Amelia and Pippo are reunited after several decades to perform their old music-hall act (imitating Fred Astaire and Ginger Rogers) on a TV variety show. It's both a touchingly nostalgic ... See full summary »
Cabiria is a wide-eyed waif, a streetwalker living in a poor section of Rome where she owns her little house, has a bank account, and dreams of a miracle. We follow her nights (and days): a boyfriend steals 40,000 lire from her and nearly drowns her, a movie star on the Via Veneto takes her home with him, at a local shrine she seeks the Madonna's intercession, then she meets an accountant who's seen her, hypnotized on a vaudeville stage, acting out her heart's longings. He courts her. Is it fate that led to their meeting? Is this finally a man who appreciates her for who she is? Written by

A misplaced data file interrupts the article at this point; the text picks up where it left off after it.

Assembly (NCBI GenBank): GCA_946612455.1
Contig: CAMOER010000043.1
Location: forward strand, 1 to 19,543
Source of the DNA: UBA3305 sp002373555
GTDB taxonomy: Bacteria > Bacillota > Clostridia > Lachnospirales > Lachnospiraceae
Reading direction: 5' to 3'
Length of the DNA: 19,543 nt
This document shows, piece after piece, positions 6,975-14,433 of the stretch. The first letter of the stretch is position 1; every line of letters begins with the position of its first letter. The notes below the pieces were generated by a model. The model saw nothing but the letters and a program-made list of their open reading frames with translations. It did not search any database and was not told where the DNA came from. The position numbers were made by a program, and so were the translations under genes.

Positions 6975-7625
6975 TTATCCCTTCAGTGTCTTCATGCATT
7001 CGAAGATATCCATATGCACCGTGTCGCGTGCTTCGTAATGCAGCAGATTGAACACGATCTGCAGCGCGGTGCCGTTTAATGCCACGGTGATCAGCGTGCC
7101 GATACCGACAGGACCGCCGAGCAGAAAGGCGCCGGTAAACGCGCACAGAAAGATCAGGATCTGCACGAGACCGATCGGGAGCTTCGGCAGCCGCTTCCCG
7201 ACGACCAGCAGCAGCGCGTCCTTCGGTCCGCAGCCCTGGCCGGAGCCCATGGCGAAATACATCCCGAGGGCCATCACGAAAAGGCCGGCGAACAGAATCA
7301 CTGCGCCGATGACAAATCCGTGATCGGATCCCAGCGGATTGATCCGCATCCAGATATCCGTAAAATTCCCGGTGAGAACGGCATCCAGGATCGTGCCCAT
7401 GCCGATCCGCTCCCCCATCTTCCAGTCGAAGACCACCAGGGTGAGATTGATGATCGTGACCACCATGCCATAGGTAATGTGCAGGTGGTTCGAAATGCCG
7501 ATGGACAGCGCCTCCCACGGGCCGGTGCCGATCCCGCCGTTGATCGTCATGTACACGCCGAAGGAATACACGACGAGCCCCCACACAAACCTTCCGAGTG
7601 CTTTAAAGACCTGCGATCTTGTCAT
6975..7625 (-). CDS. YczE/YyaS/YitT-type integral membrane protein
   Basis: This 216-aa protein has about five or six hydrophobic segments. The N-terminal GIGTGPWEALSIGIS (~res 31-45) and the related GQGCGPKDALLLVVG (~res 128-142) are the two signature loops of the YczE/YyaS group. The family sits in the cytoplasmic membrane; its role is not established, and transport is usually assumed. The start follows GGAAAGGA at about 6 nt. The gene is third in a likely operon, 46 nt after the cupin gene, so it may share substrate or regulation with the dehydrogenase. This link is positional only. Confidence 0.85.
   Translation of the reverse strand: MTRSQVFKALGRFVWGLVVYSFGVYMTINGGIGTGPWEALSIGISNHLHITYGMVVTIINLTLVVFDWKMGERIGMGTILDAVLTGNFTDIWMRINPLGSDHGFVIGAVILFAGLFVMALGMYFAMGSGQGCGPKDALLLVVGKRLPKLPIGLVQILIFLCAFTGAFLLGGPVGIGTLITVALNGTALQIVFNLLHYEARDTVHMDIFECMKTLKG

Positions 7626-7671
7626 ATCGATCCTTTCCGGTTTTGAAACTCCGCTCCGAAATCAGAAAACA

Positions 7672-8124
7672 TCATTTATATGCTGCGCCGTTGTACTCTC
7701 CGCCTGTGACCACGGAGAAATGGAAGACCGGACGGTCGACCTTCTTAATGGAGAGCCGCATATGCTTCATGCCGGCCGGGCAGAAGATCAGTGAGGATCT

"Dum Spiro Spero" - While there's life there's hope.
I would not argue that there could be better films made before and after Cabiria. Perhaps. But there never will be another "Nights of Cabiria" - the last Fellini's film with the linear structure, his third and the most successful collaboration with his actress wife, Giulietta Masina, his immortal love letter to her. Of all his characters, Fellini once said, Cabiria was the only one he was still worried about. Of all the characters, I've seen in the films, Cabiria is the one I often think about - what ever happened to her? Did she survive? Was she able to find love?
I've never seen the face so alive, changing its expression every moment. If the face is the soul's mirror, Cabiria's (Masina's) face reflects her every single emotion and how effortlessly she goes from bitter cynicism to wistful yearning, from despair to hope, from tears to smile. While there's life there's hope. As long as Cabiria smiles in the end of this tragicomic masterpiece, there is hope for all of us.
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